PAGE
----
“You’d be surprised how many crumbs land in that drawer,” she said. “If you don’t take everything out, you’re not going to see those crumbs. So while you’re organizing, you need to be cleaning.

“Do it at the same time.”

This report by The Canadian Press was first published April 2, 2020.

Follow @GregoryStrongCP on Twitter.

Gregory Strong, The Canadian Press

home

Get local stories you won't find anywhere else right to your inbox.
Sign up here

Just Posted

Eighty-one homeless camps were removed from Red Deer’s woods so far this year

Parks workers are catching up after a six-week COVID-19-related lull

Salons busy: Red Deerians rushing to get their hair done

As Alberta is emerging slowly out of COVID-19 restrictions, many Red Deerians… Continue reading

Outgoing Red Deer Food Bank director recalls two decades of providing for a basic human need

Fred Scaife experienced many uplifting moments, along with daily stress

VIDEO: Procession to honour Snowbirds Capt. Jennifer Casey comes to Halifax

Snowbirds service member died in a crash in Kamloops one week ago

Alberta government website has latest COVID-19 statistics

Red Deer Advocate readers can stay up to date on the COVID-19… Continue reading

Drug trafficking charges laid in central Alberta investigation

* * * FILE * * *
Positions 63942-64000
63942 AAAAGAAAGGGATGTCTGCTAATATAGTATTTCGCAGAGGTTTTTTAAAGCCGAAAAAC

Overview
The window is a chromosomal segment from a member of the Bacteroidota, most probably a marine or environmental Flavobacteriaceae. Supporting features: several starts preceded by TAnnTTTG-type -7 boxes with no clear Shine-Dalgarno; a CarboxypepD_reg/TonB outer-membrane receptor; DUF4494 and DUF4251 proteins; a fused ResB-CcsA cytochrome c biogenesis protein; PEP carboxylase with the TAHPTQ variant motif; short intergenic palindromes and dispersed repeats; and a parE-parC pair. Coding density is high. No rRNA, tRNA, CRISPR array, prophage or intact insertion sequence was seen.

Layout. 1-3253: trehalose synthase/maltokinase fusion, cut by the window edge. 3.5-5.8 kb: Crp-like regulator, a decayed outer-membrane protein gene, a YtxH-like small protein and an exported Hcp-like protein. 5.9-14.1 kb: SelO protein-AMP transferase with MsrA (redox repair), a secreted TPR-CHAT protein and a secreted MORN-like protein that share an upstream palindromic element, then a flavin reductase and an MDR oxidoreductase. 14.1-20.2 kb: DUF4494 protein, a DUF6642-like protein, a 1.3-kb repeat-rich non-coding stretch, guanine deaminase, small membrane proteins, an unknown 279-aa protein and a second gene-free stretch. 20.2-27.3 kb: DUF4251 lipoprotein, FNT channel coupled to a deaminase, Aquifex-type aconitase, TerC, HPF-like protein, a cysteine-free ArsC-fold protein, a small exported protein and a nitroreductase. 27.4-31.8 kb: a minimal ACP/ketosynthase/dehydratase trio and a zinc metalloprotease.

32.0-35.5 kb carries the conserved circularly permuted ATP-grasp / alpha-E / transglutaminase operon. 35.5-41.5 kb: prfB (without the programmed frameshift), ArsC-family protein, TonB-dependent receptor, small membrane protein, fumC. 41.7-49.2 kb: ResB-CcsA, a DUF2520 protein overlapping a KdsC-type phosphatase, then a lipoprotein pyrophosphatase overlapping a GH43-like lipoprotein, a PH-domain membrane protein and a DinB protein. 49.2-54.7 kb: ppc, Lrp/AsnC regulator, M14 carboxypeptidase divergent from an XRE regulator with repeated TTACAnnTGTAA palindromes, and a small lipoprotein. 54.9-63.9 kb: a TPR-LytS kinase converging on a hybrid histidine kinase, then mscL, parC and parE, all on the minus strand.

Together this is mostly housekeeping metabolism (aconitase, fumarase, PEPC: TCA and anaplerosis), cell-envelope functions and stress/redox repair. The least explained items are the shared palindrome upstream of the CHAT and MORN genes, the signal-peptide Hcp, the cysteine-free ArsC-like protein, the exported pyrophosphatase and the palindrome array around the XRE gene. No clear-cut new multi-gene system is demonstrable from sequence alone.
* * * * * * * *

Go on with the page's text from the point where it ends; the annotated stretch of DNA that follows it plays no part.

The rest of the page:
Investigation included Ponoka, Brazeau, Leduc counties

Political parties don’t need COVID cash

The least essential service throughout the pandemic has been politics — which… Continue reading

Whitecaps ‘keeper Maxime Crepeau dreaming about being back on the soccer pitch

It’s been 80 days since the Vancouver Whitecaps last saw action, so… Continue reading

David Marsden: Jason Kenney is all hat, no cattle

There are few character failings more unappealing than those of people who… Continue reading

Montreal Impact allowed to train individually at Centre Nutrilait

MONTREAL — The Montreal Impact are giving their first-team players access to… Continue reading

Black Crowes, the Trews among artists in Budweiser Stage at Home TV concerts

TORONTO — Live Nation Canada and Budweiser are launching a weekly, one-hour… Continue reading

Most Read